With the new and revised (until it is re-revised again to some future date), Greek D-Day set for today's third in the past 2 weeks Eurogroup meeting, every favorable headline serves as a springboard for ES-buying algos, while every negative headline is promptly ignored. And since this is Europe's style trial ballooning, there have been many of both with just these two hitting in the last hour:
- GREECE, EURO ZONE NEAR DEAL ON PACKAGE, REUTERS CITES UNIDENTIFIED GREEK OFFICIAL
- GREECE DID NOT GO FAR ENOUGH IN THEIR LATEST PROPOSAL: GREEK GVOERNMENT SPOKESMAN
Guess which one pushed ES into the green?
After yesterday's FOMC Minutes, despite a huge dovish reversal by the Fed - one which increasingly puts its "credibility" and reputation at risk - stocks were unable to close green, or even above 2100, for one simple reason: uncertainty with the fate of Greece. Overnight there has not been much more clarity, when as previously reported Greece submitted a 6 month extension request to its master loan agreement but not to its bailout extension, a nuance lost in the annals of diplomacy. But is this the much-awaited Greek capitulation? Or will the Eurogroup reject this too? The answer may be available in a few hours after an emergency Eurogroup meeting due later today. However, as usual stocks are ready to "price in" yet another Greek conflict resolution, and after futures were lower by 7 points overnight, were up 4 points at last check: a rebound which will not correct if the latest Greek "compromise" fails to deliver.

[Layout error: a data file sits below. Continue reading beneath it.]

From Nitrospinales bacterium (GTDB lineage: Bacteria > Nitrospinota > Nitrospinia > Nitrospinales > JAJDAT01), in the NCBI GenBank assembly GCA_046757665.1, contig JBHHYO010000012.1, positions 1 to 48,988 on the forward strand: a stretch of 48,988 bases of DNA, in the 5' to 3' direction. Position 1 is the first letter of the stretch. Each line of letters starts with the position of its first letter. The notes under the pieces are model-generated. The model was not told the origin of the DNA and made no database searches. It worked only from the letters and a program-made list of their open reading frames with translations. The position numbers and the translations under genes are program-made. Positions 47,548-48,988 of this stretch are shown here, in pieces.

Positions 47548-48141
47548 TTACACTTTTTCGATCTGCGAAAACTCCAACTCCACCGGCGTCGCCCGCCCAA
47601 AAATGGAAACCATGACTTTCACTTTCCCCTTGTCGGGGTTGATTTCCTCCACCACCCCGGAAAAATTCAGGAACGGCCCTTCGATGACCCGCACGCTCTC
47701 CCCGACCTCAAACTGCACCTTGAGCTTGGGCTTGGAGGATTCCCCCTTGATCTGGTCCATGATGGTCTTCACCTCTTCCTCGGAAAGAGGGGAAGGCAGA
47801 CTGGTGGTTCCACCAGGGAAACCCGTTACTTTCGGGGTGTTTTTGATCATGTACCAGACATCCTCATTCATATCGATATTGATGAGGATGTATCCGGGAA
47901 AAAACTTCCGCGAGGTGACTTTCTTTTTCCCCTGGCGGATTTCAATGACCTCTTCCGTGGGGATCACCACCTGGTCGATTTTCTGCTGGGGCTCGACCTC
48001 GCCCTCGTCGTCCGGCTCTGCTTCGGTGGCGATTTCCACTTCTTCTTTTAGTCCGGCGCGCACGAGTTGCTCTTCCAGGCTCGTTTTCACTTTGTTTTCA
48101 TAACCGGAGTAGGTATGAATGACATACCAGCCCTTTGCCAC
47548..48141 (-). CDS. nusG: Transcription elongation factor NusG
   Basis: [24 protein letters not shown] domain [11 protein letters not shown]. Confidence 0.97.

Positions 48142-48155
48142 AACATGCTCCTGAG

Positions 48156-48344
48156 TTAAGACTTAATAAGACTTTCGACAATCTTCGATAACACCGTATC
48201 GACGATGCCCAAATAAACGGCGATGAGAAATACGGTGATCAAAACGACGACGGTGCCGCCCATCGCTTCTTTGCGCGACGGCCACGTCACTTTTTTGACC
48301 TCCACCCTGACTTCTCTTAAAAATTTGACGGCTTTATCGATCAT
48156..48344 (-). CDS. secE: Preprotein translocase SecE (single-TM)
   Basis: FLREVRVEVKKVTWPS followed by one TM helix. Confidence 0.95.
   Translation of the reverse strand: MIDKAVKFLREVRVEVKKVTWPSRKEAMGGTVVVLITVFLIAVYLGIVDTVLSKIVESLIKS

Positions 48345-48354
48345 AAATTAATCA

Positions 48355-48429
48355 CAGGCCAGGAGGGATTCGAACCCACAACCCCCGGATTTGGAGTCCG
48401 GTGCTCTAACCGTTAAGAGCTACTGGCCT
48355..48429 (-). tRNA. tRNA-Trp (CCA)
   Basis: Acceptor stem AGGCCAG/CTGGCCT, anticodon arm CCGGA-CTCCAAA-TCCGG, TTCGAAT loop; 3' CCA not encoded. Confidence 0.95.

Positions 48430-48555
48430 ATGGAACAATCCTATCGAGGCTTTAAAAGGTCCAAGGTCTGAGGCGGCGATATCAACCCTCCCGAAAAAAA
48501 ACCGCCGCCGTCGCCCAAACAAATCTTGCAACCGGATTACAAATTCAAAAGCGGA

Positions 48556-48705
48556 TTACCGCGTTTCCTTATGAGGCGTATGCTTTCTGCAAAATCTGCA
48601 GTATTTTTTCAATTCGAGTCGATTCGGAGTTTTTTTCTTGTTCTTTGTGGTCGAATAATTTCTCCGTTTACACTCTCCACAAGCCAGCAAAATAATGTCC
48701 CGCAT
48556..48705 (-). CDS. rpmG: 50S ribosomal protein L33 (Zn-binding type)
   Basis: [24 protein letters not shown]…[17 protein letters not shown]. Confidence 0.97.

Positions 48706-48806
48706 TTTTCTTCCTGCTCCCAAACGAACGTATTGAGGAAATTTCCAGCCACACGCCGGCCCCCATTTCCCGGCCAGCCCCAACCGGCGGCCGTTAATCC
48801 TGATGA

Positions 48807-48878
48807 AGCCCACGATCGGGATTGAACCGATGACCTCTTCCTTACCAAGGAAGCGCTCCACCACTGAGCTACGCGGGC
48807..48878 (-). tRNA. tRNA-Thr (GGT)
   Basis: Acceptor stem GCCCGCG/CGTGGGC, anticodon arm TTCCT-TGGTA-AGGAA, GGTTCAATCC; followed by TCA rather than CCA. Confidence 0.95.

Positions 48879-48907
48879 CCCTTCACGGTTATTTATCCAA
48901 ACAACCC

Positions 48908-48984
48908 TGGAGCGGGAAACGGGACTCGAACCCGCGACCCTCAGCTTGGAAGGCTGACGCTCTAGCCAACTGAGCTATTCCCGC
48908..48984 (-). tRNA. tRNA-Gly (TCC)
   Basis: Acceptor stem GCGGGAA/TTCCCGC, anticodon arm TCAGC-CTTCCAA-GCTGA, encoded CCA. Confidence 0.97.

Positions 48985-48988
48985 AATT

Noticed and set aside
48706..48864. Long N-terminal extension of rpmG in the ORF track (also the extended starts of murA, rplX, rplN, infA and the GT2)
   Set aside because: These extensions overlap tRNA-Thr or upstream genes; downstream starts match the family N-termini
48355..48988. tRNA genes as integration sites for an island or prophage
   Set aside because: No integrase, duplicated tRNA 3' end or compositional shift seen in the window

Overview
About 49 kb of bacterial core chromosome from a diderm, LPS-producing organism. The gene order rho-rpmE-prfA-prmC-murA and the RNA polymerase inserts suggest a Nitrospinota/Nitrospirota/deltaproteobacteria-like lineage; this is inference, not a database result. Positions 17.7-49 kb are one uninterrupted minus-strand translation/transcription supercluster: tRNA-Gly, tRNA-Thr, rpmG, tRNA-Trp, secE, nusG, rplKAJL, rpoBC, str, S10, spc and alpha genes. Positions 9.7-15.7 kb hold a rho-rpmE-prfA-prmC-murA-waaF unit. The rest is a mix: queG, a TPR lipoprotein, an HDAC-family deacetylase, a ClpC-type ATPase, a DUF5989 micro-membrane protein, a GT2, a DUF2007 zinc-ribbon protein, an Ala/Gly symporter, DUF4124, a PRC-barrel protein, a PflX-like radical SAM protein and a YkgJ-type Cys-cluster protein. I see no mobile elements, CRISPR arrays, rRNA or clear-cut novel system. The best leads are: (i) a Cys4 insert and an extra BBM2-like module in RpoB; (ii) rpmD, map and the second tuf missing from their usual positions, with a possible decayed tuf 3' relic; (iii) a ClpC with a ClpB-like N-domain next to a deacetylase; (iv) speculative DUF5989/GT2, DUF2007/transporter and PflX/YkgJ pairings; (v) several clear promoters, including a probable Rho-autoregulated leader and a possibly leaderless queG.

It will get much worse.
- Greece to submit loan request to euro zone, Germany resists (Reuters)
- Ukrainian forces start to quit besieged town (Reuters)
- Bank of Japan maintains policy, no surprises (FT)
- China Considering Mergers Among Its Big State Oil Companies (WSJ)
- Soros Shifts to Europe, Asia as Investors Cut U.S. Equities (BBG)
- Putin tells Kiev to let troops surrender as Ukraine ceasefire unravels (Reuters)
- Venezuela Squanders Its Oil Wealth (BBG)
- Swiss prosecutor raids HSBC office, opens criminal inquiry (Reuters)
There was much confusion yesterday when algos went into a buying frenzy on news that Greece would submit a request for a 6 month loan extension, believing this means Greece has caved and will agree to a bailout programme extension as well. Nothing could have been further from the truth as we explained first moments after the headline struck, and also as Reuters validated moments ago when it said that "Greece will submit a request to the euro zone on Wednesday to extend a "loan agreement" for up to six months but EU paymaster Germany says no such deal is on offer and Athens must stick to the terms of its existing international bailout." But since the political nuances of diplomacy are lost on the math Ph.Ds who program the market-moving algos, the S&P did manage to roar above 2100 on what was another headfake and then forgot to sell off on the reality.